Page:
Trump cancels Davos trip over shutdown

President TrumpDonald John TrumpZuckerberg launches public defense of Facebook as attacks mount Trump leaning toward keeping a couple hundred troops in eastern Syria: report Warren says making Israel aid conditional on settlement building is 'on the table' MORE on Thursday canceled his planned trip to the World Economic Forum in Davos, Switzerland, citing the prolonged government shutdown.

“Because of the Democrats intransigence on Border Security and the great importance of Safety for our Nation, I am respectfully cancelling my very important trip to Davos, Switzerland for the World Economic Forum,” he tweeted.

The president also offered his “warmest regards and apologies” to the organizers of the gathering of world leaders and global elites.

The announcement came on the shutdown's 20th day, with no end in sight to the funding impasse. Trump stormed out of a meeting with top Democrats on Wednesday, calling it a “waste of time” because they denied his request for border wall money.

The Davos conference is set to begin on Jan. 22 and conclude three days later.

White House officials for days have weighed scrapping the trip. Presidential travel abroad is logistically daunting under normal circumstances and even more so without several key aides to do advance and planning work because they were furloughed due to the shutdown.

Trump’s team was also wary of the optics of the president hobnobbing with billionaires and financiers while hundreds of thousands of federal workers back home go without pay.

The president referred to those discussions earlier Thursday while speaking to reporters before leaving the White House for a trip to the U.S.-Mexico border.

“Well, I intended to go and speak in front of the world financial community in Davos. That's still on. But if the shutdown continues — which is in a while from now — but if the shutdown continues, I won't go,” he said.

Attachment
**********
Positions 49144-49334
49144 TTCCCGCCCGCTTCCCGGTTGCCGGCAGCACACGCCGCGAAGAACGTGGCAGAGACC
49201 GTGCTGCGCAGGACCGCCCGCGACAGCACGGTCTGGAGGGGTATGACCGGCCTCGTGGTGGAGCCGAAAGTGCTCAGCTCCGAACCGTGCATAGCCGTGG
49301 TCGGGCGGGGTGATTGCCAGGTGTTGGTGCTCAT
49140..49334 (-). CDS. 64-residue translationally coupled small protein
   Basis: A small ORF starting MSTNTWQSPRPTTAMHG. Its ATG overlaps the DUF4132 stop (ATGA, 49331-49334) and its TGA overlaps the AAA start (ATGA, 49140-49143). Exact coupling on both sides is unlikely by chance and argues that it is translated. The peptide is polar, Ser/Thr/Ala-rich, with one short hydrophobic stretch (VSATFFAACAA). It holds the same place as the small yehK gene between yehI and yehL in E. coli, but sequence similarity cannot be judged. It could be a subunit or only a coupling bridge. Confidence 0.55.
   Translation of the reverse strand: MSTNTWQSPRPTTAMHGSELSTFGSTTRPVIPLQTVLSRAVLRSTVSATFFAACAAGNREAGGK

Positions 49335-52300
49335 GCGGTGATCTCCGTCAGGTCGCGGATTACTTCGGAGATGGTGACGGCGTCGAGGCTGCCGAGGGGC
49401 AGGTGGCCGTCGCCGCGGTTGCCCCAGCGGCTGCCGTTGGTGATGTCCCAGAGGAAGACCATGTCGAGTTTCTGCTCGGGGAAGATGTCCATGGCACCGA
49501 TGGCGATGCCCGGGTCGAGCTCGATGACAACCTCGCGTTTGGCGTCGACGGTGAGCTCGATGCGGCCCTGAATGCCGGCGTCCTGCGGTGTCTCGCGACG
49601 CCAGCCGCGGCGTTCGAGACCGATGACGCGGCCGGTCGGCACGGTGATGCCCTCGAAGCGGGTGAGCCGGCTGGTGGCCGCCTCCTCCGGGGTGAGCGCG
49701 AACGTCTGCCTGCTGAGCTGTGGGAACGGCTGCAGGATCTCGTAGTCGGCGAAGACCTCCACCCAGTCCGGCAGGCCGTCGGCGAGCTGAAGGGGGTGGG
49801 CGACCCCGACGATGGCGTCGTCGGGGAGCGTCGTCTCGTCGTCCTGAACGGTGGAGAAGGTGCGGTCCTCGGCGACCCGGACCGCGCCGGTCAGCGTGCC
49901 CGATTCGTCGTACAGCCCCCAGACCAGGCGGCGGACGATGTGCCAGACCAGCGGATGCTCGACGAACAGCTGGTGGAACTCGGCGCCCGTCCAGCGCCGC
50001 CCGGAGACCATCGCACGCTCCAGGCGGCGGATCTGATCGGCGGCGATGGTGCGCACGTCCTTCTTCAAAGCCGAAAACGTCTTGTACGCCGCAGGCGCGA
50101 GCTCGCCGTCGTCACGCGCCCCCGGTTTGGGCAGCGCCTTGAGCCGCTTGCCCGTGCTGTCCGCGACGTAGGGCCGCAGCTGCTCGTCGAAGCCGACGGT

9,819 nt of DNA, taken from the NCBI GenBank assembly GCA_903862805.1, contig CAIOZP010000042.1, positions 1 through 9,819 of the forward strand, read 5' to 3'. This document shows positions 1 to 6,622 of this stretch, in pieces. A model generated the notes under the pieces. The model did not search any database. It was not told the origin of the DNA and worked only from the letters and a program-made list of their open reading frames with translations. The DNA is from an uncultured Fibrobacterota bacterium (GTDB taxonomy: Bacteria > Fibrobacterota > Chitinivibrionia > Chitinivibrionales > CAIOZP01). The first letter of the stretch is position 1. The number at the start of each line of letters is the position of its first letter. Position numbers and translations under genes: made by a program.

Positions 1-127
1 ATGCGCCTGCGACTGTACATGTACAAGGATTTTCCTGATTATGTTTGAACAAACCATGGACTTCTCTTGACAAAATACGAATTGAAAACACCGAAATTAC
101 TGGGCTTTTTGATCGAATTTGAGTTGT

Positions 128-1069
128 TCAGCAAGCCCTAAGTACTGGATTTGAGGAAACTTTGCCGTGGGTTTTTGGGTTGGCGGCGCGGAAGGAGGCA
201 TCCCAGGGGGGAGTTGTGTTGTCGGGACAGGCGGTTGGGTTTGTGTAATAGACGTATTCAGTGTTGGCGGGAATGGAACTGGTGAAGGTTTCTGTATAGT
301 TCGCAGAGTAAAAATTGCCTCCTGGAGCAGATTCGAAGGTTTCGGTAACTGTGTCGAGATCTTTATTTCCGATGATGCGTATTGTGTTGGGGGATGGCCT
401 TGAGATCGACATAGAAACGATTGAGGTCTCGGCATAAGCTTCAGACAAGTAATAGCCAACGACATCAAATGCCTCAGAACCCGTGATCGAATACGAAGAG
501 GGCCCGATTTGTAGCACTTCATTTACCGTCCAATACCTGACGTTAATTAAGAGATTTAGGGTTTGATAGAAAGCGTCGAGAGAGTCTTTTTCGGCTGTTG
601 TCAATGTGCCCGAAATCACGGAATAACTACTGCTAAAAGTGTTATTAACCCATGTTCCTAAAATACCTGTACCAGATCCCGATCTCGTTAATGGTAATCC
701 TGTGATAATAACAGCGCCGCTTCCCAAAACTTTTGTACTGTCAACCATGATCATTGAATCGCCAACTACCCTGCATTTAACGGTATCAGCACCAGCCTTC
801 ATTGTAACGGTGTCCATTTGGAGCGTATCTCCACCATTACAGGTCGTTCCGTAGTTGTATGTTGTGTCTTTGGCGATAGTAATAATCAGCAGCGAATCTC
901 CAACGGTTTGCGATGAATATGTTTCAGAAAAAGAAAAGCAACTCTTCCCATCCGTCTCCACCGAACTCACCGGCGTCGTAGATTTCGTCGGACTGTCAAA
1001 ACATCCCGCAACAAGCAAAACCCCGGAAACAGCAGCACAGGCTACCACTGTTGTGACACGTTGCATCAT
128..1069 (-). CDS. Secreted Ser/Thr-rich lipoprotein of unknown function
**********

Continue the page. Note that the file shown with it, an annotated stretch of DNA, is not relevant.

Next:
The president was set to travel with a large entourage to the annual gathering, a group that reportedly included his daughter and senior adviser Ivanka TrumpIvana (Ivanka) Marie TrumpCareer State official warned about Biden's son: report Trump speaks with NASA astronauts on all-female spacewalk Biden praises Buttigieg for criticizing GOP attacks: 'That's a good man' MORE and Homeland Security Secretary Kirstjen NielsenKirstjen Michele NielsenTrump confirms Rick Perry to step down as Energy secretary Trump says acting Homeland Security chief McAleenan will step down Activists to demonstrate at ICE headquarters after Cameroonian immigrant dies in custody MORE, whose agency is responsible for policing the border that Trump argues is in “crisis.”

Costs associated with booking hotels had already reached $2.9 million, according to the news website Quartz.

The U.S. delegation’s head, Treasury Secretary Steven MnuchinSteven Terner MnuchinTop economic adviser warned Trump on reelection chances ahead of China truce: report The Hill's Morning Report - Tempers boil over at the White House Schumer seeks focus on health care amid impeachment fever MORE, is still expected to attend the gathering even in Trump's absence, multiple media outlets reported.

Other officials expected to travel to Davos include Secretary of State Mike PompeoMichael (Mike) Richard PompeoGOP lawmaker: Trump administration 'playing checkers' in Syria while others are 'playing chess' Trump-Graham relationship tested by week of public sparring White House officials work to tamp down controversies after a tumultuous week MORE, Commerce Secretary Wilbur RossWilbur Louis RossUS ban on China tech giant faces uncertainty a month out US imposes new sanctions on Cuba over human rights, Venezuela Commerce Department to develop stats on income inequality MORE and U.S. Trade Representative Robert LighthizerRobert (Bob) Emmet LighthizerPelosi sounds hopeful on new NAFTA deal despite tensions with White House On The Money: Economy adds 164K jobs in July | Trump signs two-year budget deal, but border showdown looms | US, EU strike deal on beef exports Chinese, US negotiators fine-tuning details of trade agreement: report MORE.